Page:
Rectify, Sundance TV’s compelling Southern Gothic tale. Continue reading Rectify Season One Review: A Southern Gothic Tale
Jordan Belfort (Leonardo DiCaprio) embarks on a hedonistic journey after he loses his Wall Street job. Initially penniless, Belfort starts his own business manipulating the financial market to fund his increasingly decadent lifestyle.
The Wolf of Wall Street is a confident film from Martin Scorsese. It feels weighty and although the decadent lifestyle portrayed may seem distasteful to some, it depicts Belfort’s world with very little in the way of an apology. This isn’t the film that many were expecting and its three-hour runtime may be too long for some viewers. But the film does deserve time to revel in its decadent plot and its opulent settings. Continue reading “The Wolf of Wall Street (2013) Film Review”
Malik Bedjelloul, the Academy Award-winning filmmaker of Searching for Sugar Man has died in Stockholm aged 36. He won the award in the Best Documentary category last year and the film detailed the search for the musician Sixto Diaz Rodriguez. This was the director’s first film and one that he also co-wrote, edited and produced. Unlike Scorcese’s No Direction Home, and D.A. Pennebaker’s Don’t Look Back, Searching for Sugar Man painted a portrait of a musician very much in the shadow of his contemporaries. Continue reading “RIP Searching For Sugar Man Director Malik Bedjelloul”
Wiley Wiggins drifts through an increasingly surreal waking dream. He encounters numerous characters that spout a variety of differing political and philosophical perspectives on life.
Waking Life (2001) takes place within the roto-scoped visuals of the protagonist’s lucid dream. Amongst the increasingly surreal imagery, Wiley tries to find some sort of meaning from the people that he meets. From existentialism to a brief appearance by director Richard Linklater, Waking Life is a film that questions the nature of reality but poses no real answers – only musings. Continue reading “Waking Life (2001) Film Review”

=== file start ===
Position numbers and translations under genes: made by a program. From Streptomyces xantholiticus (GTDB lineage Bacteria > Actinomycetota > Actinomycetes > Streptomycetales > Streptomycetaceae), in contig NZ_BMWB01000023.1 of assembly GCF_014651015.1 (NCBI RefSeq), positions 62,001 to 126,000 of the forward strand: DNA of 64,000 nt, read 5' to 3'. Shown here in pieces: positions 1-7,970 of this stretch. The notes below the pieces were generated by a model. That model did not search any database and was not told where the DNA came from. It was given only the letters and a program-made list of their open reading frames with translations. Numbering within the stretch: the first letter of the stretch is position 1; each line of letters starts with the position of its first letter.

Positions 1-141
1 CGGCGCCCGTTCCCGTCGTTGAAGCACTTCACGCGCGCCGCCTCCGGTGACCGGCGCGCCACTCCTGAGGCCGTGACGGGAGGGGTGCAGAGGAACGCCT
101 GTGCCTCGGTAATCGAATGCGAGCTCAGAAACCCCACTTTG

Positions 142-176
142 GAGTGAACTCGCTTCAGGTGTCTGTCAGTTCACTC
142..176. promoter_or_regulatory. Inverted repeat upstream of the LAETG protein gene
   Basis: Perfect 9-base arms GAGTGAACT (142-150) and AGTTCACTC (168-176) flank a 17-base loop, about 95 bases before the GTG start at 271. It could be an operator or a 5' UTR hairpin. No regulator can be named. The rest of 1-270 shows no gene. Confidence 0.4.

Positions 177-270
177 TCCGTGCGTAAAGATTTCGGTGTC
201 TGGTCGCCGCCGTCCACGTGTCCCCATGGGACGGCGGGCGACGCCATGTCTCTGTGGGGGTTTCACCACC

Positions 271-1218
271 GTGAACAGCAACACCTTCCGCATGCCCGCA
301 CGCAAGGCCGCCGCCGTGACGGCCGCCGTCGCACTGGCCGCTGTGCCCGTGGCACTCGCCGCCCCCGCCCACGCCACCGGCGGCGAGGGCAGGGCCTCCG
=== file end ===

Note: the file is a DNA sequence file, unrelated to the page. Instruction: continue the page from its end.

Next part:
35-year-old video game designer Alex is kicked out of his apartment when his roommate neglects to pay the rent. Homeless and with few options, Alex moves in with his grandma and her two elderly friends.
Grandma’s Boy (2006) is a comedy produced by Adam Sandler’s production company Happy Madison that wouldn’t look out of place in the nineties. It contains his particular brand of humour and although the film isn’t particularly original or interesting there’s a comic edge that makes it worth watching. This is a stoner film on par with Harold and Kumar and although it shouldn’t, Grandma’s Boy elicits more than a few laughs. This comedy is mindless to say the least but as a stoner flick it kind of works. Continue reading “Weekend Watching: Grandma’s Boy”
Hollywood has often been seen as the benchmark for film and there’s been a huge emphasis on the US film industry. In fact its influence on pop culture can often be seen as disproportionate but there’s also good reason for its success. A lot of money is spent devising and promoting film content in the United States. This trend has moved over into the television sector in the last decade or so.
Now, there are show runners and TV auteurs. They’re driven people who push their content and its narrative as far as they can. TV is no longer just about story and setting, but about characters and the increasingly detailed worlds that those characters inhabit reflect the desire from viewers for high quality TV. Continue reading “Top US Drama Series”
After the exhilarating emotional high of the season 3 finale, Louie seemed to have won some sort of internal battle. Season 4 however begins with a much more downbeat tone and sees Louie return to an unhappy and lonely state of being.
Louie is a sitcom written, devised, and directed by Louie CK. It’s a show that has seen many pop culture icons grace its episodes. Jerry Seinfeld, Ricky Gervais, and David Lynch are a few that spring to mind. In each instance, Louie is a show that likes to challenge and reuse familiar television tropes with an ironic, and humour orientated tone. Continue reading “Louie Returns with a Double Bill”
24 is back and much the same as it always was. It’s four years since we last saw Jack Bauer, and now he resurfaces in London and 24 returns to the small screen.
With the return of 24 it seems that TV has come full circle. Here’s a review of this weeks double bill with no spoilers. Continue reading “24: Live Another Day”